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Alan Machin: Tourism As Education
Home page: blogs, introductions, links to main pages
Berlin: Editing a Townscape
... and reading a city that has had many rebuilders
Making Sense of The Travel Learning Experience- 1
1 Information Streams
Making Sense of the Travel Learning Experience - 2
Some basic theories
Back to Basics: Presentation given at the Cuba EduTourism Conference
The CETA Conference in Havana, Cuba, 8/9 November 2010
About the author
Comments - CV - photos
At the heart of the tourist experience
Learning through Landscapes
Exploring Oxfordshire (and a bit of Gloucestershire!)
The Environment As Data: Building New Theories For Tourism
How tourists relate to places
Sail Gives Way to Steam
A return visit discovers just how much has been achieved in this iconic restoration
Richard III and the Battle of Bosworth Reenactment
Visits to Leicester and the battlefield event, 2013
Along The Way
Recollections and Reflections of 60+ Years' Learning about the World and its Ways
On the Edge of the New World
Shaping New England
Exploring Holderness in East Yorkshire; October 2012
Past Historic
Graf Zepplin, Spain 1968, OS History, Much Wenlock Olympics, Chatham Dockyard, Hawes Tourism, Colonial Williamsburg,
A Summer of Travelling / Matthew Starr
Three months' backpacking in Africa, Asia and Australia
East Anglia
The Broads, Pensthorpe natural history, Radar Museum, Caister Lifeboat Service and more!
A Richer Earth
Discoveries in the landscape and attractions of Shropshire
Blog Index Page
Blog pages from 2009 listed
From Strip Map to Sat Nav
'Finding the way' aids to exploration
Showcasing the World
How the Tourist Microcosm took centre stage
Doing A Dissertation
Notes to help students preparing their proposals
The Japanese Tsunami Destruction at First Hand
Sarah and Tom Wadsworth saw for themselves
Showcases: Examples
The range and variety of tourism's focal points examined
Jigsaw: Frameworks of Knowledge
The tourist jigsaw puzzle of - knowledge
Books and other works useful in studying tourism as education
Tourism's Educational Origins: Part 2
The development of tourism as education, 1845 -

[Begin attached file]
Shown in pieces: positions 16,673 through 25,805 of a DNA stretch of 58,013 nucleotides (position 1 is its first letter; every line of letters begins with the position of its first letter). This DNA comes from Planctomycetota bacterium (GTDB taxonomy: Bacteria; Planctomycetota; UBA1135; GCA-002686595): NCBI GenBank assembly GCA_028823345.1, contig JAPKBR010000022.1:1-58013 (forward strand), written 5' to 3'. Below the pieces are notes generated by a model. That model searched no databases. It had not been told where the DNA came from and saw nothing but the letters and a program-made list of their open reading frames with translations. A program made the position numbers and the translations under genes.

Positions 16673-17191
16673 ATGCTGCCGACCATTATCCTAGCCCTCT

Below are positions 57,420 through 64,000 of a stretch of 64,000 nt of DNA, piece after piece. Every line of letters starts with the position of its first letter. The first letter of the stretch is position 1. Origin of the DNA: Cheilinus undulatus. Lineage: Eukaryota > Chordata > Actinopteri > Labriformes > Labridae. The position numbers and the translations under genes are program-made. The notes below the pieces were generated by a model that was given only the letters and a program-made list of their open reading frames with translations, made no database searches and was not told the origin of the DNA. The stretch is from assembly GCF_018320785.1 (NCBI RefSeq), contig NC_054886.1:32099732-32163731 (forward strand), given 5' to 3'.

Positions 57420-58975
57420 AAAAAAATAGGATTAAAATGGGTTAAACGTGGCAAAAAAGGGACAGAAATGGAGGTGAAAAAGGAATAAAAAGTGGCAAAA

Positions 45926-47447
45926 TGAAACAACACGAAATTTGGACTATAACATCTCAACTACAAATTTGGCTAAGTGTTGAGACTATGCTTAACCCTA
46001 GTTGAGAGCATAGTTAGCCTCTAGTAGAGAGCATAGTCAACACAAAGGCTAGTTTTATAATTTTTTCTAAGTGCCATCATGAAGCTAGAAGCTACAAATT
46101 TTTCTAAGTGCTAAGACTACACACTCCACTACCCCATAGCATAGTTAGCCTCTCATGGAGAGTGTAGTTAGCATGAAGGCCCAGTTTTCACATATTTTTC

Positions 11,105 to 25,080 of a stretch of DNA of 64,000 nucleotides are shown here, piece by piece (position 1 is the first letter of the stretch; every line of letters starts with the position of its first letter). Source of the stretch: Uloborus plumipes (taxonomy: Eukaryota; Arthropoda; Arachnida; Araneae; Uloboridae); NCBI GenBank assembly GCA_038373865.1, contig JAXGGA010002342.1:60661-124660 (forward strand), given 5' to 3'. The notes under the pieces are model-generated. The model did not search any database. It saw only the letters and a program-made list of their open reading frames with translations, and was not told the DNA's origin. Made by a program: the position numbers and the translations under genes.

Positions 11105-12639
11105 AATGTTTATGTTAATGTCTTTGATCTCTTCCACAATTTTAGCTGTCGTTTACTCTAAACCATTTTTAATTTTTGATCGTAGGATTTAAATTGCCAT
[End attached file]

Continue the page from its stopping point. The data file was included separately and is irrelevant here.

Tourism's Educational Origins: Part 1
Tourism's educational origins and management
Impressions of Tourism in Cuba
Thoughts on having seen some of the country myself
Captain James Cook: North Yorkshire Days
Tracing the early life of Britain's greatest maritime explorer
Hunting the Hound of the Baskervilles
Tracking down places that inspired the famous detective story and moulded Dartmoor's image
Exploring the Idea of Dark Tourism
What is it? Is it a useful idea?
Talking to Tourists
Visitor interpretation - guide books, visitor centres and other media
Shades of Light and Dark in the Garden of England
An exploration in East Sussex and Kent, June/July 2010
Hunting the Gladiator and the Gecko
A thirteen-year search for a wartime adventure
Steam Up For A Famous Film's Birthday Party
The Railway Children weekend on the Worth Valley line raises questions about heritage presentations
Anne-Marie Rhodes: Making a Difference in South East Asia
Leeds Met graduate of '07 describes her activities
Discoveries in Northumberland, April 2010
Alnwick Gardens; Winter's Gibbet; Holy Island, Cragside, Wallington Hall
Discoveries in the Midlands, March 2010
Bletchley Park National Codes and Cipher Centre; and the Rollright Stones
Alan Machin's Blog - April 2010
The development of tourism as education continued
Jigsaw Puzzle!
The Adventure of the Timely Tourist
Leaders Into The Field
People who inspired everyone to explore
Alan Machin's blogs - February and March 2010
Postings on the history tourism as education - redirection
Alan Machin's Blog - January 2010
Tourist photography and souvenirs
Earlier front-page blog postings - January 2010 onwards
Archived after being on the Home Page
News from higher education and - beyond
The Development of Educational Tourism
Key dates in the development of educational tourism
Alan Machin's Blog - December 2009
Christmas Quiz and other postings
Analysing Heritage Tourism
Ideas and perspectives on a hugely important sector
Alan Machin's Blog - November 2009
Visitors' Views of Stonehenge, West Sussex - and other Postings
Are Universities Losing Their Way?
Reflections having retired
Teaching Tourism At Leeds Met
Remembering the Best
Alan Machin's Blog - October 2009
Thoughts about university life and discovery by travel
Alan Machin's Blog - September 2009
Further postings about a trip last month to the USA, and about higher education